An analysis of two books on girl culture
By Janine Amin
Girl Zines: making media doing feminism
by Alison Piepmeier, New York University Press, 2009, 249 pages
The Passionate Mistakes and Intricate Corruption of One Girl in America
by Michelle Tea, Semiotext(e), 2007, 191 pages
The most fervid pushes for equality are often the most alienating. Take the riot grrrl movement, the American-led charge that reclaimed cuteness by lining it with ferocity. Like the suffragettes in the 1860s and the second-wave feminists a century on, riot grrrls weren’t taken seriously in their time. And it wasn’t until very recently that they were recognized by academia at all. In Girl Zines: making media doing feminism, author Alison Piepmeier defends the grrrl ethos with a scholarly take that points to the movement as a key part of feminist history; one that enabled women to gain more presence in a male-dominated world, albeit through flimsy, phantasmagorical photocopies passed around in the 1990s. Here Piepmeier brings forth a local study that, whether you agree with it or not, steadfastly lodges zine culture into the feminist archive.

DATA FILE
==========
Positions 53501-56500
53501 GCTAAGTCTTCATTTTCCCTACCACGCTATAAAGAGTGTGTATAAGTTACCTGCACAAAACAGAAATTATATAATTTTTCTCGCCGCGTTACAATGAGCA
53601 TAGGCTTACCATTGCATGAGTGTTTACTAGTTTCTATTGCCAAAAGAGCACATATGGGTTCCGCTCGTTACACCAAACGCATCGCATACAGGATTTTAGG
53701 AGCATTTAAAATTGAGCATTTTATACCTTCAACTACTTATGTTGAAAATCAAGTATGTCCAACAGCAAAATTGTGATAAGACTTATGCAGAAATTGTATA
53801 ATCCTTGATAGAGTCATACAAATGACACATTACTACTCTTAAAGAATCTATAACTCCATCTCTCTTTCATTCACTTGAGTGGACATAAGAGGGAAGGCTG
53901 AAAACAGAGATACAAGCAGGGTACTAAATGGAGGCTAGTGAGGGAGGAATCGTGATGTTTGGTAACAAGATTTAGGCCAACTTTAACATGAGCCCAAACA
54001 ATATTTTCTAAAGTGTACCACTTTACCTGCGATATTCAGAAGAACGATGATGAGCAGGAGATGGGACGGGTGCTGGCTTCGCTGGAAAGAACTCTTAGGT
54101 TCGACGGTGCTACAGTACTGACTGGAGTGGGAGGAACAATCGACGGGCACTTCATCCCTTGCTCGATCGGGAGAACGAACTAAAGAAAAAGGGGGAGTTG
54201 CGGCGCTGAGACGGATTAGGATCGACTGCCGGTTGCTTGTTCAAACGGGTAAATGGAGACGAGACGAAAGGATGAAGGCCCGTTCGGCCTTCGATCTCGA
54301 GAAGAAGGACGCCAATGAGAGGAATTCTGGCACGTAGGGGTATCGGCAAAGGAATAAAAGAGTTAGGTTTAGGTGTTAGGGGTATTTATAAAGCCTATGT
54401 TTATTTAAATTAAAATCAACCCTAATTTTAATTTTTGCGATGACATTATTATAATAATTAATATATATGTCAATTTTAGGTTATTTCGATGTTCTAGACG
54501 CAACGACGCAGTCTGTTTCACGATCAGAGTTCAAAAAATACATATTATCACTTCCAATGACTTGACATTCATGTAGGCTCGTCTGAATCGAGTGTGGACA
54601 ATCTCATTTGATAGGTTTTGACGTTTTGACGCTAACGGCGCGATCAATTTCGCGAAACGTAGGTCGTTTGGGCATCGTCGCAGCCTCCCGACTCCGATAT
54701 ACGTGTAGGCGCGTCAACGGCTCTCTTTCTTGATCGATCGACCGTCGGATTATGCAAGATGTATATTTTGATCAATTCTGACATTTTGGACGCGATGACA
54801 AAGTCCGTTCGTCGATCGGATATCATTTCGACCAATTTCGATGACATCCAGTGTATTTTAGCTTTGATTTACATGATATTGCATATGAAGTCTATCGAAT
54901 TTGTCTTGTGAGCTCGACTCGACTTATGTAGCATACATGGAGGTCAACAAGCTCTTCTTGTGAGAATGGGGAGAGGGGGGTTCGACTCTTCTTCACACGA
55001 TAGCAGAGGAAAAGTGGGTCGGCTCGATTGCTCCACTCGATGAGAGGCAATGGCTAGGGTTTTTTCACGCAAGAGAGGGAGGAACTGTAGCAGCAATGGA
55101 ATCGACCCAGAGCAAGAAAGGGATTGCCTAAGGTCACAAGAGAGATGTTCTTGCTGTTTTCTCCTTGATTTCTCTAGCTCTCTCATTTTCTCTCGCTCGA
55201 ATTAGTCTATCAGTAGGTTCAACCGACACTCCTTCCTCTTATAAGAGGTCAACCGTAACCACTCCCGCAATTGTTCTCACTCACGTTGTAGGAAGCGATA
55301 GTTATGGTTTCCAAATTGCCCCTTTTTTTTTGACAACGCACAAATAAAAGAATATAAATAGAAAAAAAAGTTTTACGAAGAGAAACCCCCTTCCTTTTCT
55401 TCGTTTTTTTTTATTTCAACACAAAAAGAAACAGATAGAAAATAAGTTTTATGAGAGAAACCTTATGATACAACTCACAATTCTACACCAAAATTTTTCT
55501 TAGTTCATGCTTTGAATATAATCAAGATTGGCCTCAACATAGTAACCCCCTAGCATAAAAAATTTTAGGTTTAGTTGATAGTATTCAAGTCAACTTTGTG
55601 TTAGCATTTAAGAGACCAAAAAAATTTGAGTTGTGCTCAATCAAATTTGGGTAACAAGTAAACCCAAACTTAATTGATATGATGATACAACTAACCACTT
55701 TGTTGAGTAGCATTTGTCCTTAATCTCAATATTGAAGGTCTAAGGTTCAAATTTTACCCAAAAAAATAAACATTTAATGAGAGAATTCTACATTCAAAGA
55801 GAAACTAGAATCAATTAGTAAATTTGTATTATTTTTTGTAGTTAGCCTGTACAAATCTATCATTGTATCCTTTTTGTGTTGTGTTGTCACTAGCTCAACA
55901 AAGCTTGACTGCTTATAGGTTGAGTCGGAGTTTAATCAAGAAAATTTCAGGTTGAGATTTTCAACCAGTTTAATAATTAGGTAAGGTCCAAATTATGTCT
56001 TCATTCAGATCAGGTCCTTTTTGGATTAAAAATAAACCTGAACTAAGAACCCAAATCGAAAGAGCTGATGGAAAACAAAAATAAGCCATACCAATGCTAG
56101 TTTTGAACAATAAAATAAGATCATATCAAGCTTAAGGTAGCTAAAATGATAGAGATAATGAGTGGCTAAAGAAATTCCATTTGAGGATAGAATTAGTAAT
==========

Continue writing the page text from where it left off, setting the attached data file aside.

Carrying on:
Riot grrrl theorizing was slow to emerge from its early inception in Olympia, Washington due to what Piepmeier considers a limited scope that only acknowledged two types of feminists: the “at-risk girl” who is a victim of oppressive culture, and the “can-do girl” who is an agent of success in late capitalism. She says this two-dimensional way of thinking, “constructs a distorted picture of girls and women and their relationship to culture.” Piepmeier argues women experience both agency and victimization simultaneously, so the polarizing “fuck-me” feminists and radicals missed out on the diversity of a contemporary feminist dialectic.
Looking at the limitations of print versus online, Piepmeier notes that the highly personal nature of zines characterized not just by content but also by physicality, make them more emotionally resonant with their readership than blogs. And unlike blogs that are open to attacks from anonymous comment sections, readers exercise more sensitivity toward handcrafted zines due to what zine-maker Ayun Halliday says is, “a kind of corporeal connection, one that brings together the body of the zine creator and the body of the reader.” This also speaks to the formation of community, another action which Piepmeier believes benefited from the physical exchange of writing. She states: “Identities are not merely internal but are locational, shaped by connections, and as such, they depend on the public world and some kind of community in order to be formed.”